On April 15 in Minsk, Belarusan Deputy Prime Minister Leanid Kozik revealed the substance of several major economic agreements concluded three days earlier in the Kremlin by Presidents Vladimir Putin and Alyaksandr Lukashenka. On April 16-17, Russian Defense Minister Sergei Ivanov, along with a bevy of Russian generals, visited Minsk seeking decisions of stronger military ties. Meanwhile, Putin and Lukashenka have publicly committed themselves to adopting a constitution of their “union state” within the next few months.
These developments indicate, first, that economic and military relations are gathering significant momentum along parallel lines; second, that the pace on the economic track is catching up with that on the military track; and, third, that Putin is calling Lukashenka’s bluff on the issue of political unification. Using both economic inducements and arm-twisting, Putin is now asking Lukashenka to pass from words to deeds in ceding to Russia some levers of control over Belarus.
Kozik, one of Lukashenka’s closest lieutenants and overseer of economic relations with Russia and CIS countries, announced a breakthrough in terms of “equalizing the business conditions for Russian and Belarusan companies.” This is a phrase that for years had served to disguise an acerbic pursuit of unilateral advantage by Moscow and Minsk at each other’s expense. For Moscow, equality of conditions implied, above all, the opening of Belarus to Russian financial capital for privatizing that country’s energy sector and industry. For Minsk, equality of conditions meant only operating on Russia’s internal market and transportation system on the same terms as Russian firms do, as well as receiving Russian fuels at Russian domestic prices. Lukashenka had long resisted any privatization–including Russian takeover–of Belarusan state assets. For their part, the fiscally strapped Russian government and Russian protectionist interests resisted any substantial economic concessions to Belarus.
All this is now apparently changing, due to Putin’s political initiative on the one hand and the critical condition of the Belarusan state-owned industry on the other. At their Moscow meeting, Putin and Lukashenka agreed on a set of mutual concessions with a view to unifying the two countries’ economies. Prime Ministers Mikhail Kasyanov and Henadz Navitsky signed two landmark agreements. One, to go into effect as of May 1, stipulates that Belarus will pay the same price for Russian gas as Russia’s Smolensk Oblast (which abutts Belarus). That price this year is US$21 per 1,000 cubic meters. Until now, Belarus had been paying US$30 per 1,000 cubic meters to Gazprom–a sweetheart of a deal to begin with. With its current consumption of 16 billion cubic meters annually, Belarus reckons to save some US$140 million annually–a hefty sum for the pauperized country–on top of the savings achieved through the discount granted earlier by Gazprom.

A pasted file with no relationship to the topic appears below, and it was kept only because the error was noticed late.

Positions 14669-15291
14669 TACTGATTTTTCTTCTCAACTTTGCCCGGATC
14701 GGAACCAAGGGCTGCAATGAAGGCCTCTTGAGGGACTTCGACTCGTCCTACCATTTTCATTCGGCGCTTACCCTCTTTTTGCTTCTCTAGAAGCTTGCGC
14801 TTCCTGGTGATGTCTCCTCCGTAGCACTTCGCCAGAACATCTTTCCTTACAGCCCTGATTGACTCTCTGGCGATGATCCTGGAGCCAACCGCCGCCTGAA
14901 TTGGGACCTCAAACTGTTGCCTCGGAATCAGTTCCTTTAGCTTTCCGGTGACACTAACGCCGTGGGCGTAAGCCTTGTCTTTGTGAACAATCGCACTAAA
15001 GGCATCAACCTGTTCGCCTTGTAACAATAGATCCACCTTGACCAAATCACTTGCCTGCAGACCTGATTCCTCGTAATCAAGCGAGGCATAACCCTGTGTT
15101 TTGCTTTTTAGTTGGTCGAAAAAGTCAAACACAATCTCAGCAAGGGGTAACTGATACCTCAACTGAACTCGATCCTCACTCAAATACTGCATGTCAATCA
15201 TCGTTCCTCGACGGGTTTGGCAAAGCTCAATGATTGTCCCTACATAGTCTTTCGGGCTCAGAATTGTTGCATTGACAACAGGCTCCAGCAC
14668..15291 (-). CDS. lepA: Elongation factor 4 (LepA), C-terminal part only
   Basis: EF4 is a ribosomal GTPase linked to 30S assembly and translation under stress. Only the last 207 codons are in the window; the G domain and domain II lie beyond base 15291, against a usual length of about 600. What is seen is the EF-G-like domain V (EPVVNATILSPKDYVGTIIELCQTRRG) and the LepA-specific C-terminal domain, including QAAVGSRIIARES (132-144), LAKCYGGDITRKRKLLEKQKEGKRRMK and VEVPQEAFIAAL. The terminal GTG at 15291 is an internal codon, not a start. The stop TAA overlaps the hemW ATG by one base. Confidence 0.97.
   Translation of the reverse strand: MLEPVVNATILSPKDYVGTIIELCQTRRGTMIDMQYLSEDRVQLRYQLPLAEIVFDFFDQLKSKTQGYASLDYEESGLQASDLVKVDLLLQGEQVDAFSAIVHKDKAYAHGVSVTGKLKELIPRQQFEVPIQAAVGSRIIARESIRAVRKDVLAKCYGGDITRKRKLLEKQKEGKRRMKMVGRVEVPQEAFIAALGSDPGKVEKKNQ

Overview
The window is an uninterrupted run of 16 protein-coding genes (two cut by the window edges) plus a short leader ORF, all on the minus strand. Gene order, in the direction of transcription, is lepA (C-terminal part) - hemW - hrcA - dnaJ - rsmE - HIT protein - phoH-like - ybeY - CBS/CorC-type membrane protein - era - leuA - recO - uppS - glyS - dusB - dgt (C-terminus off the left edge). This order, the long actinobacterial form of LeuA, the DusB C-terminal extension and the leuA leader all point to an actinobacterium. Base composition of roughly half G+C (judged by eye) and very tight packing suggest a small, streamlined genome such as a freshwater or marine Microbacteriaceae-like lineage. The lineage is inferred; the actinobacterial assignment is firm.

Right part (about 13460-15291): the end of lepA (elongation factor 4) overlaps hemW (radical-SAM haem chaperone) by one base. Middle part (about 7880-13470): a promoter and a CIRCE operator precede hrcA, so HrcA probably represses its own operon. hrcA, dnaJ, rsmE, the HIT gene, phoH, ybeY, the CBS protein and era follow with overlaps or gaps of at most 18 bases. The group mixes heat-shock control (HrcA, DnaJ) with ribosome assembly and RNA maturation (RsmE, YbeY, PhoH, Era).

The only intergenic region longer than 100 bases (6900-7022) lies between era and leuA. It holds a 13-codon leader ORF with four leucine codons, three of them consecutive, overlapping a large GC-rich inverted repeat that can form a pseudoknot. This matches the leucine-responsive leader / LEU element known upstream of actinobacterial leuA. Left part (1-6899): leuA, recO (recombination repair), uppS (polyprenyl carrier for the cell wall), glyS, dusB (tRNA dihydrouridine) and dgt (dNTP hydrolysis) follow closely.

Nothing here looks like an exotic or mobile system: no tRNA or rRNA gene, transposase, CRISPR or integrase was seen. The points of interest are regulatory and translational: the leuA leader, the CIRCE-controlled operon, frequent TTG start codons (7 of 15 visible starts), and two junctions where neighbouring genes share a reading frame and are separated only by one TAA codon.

The second agreement, to go into effect as of June 1, grants Belarusan companies the privilege of using Russia’s railroads at internal Russian tariffs. Kozik calculates savings of more than US$70 million annually through this Russian concession. Because of the vast distances across Russia, paying domestic tariffs is a privilege all CIS countries exporting to the Russian market covet. Thus far, Moscow withholds that privilege even from member countries of the Eurasian Economic Community. Putin has now singled out Lukashenka for this favor. Aside from direct gains, the Belarusan state economy stands to make substantial indirect ones from the gas and railway agreements. With lower costs of production and transport, Belarusan goods will become more competitive, at least in price if not in quality, on the Russian market. By the same token, Belarus will become even more heavily dependent on export outlets in Russia.
At the same time, however, Lukashenka pledged to issue a decree by May 1, abolishing some major customs preferences and tax concessions now enjoyed by a wide range of Belarusan state enterprises. This measure, too, is being presented as “equalizing business conditions”–in this case, for Russian companies planning to enter Belarus. If enacted as pledged, the measure will signify drastic cuts of indirect state subsidies, leaving many Belarusan companies exposed to the risk of bankruptcy, whether outright or through competition with stronger Russian firms. The way will thus have been paved for privatization of Belarusan state assets by Russian capital.
Putin and Lukashenka took a big first step in that direction by agreeing, at their Moscow meeting, to merge the gas transport systems of Russia and Belarus into a single entity. This agreement is closely linked with that on charging Belarus the internal Russian price for Russian gas. The merger is to encompass the transit pipelines and the internal distribution pipelines for gas on Belarusan territory. A single gas transport system is, however, merely a euphemism for Gazprom’s takeover of the Belarusan system. The decision covers–and may indeed have been spurred by–Russia’s current plan to expand the capacity of the Yamal-Europe gas pipeline via Belarus.
Putin and Lukashenka are to meet again in six weeks’ time to discuss the adoption this year of a constitutional act of the Russia-Belarus union state, and in another six weeks’ time to make decisions on the “joint group of armed forces” and its armaments. Sergei Ivanov, discussing the relevant technical issues in Minsk yesterday, commented that Moscow and Minsk are now moving “from coordination to actual unification” (Interfax, Belarusan Television and Radio, Belapan, Izvestia, April 13-17).
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